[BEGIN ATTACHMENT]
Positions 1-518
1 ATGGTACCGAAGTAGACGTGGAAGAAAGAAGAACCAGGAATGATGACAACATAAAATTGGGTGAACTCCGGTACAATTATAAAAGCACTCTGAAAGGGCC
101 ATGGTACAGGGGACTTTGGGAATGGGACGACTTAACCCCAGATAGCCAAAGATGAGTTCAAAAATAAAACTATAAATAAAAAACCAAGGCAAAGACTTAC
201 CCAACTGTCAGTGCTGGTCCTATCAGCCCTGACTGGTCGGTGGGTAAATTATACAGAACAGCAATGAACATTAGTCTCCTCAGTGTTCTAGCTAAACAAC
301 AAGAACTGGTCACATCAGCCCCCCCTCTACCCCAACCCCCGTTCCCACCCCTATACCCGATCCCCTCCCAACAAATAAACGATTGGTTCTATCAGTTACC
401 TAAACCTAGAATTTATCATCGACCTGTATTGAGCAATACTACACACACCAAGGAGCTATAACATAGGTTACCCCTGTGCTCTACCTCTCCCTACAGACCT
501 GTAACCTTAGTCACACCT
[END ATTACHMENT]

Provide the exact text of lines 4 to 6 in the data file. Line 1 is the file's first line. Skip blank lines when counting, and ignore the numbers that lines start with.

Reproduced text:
201 CCAACTGTCAGTGCTGGTCCTATCAGCCCTGACTGGTCGGTGGGTAAATTATACAGAACAGCAATGAACATTAGTCTCCTCAGTGTTCTAGCTAAACAAC
301 AAGAACTGGTCACATCAGCCCCCCCTCTACCCCAACCCCCGTTCCCACCCCTATACCCGATCCCCTCCCAACAAATAAACGATTGGTTCTATCAGTTACC
401 TAAACCTAGAATTTATCATCGACCTGTATTGAGCAATACTACACACACCAAGGAGCTATAACATAGGTTACCCCTGTGCTCTACCTCTCCCTACAGACCT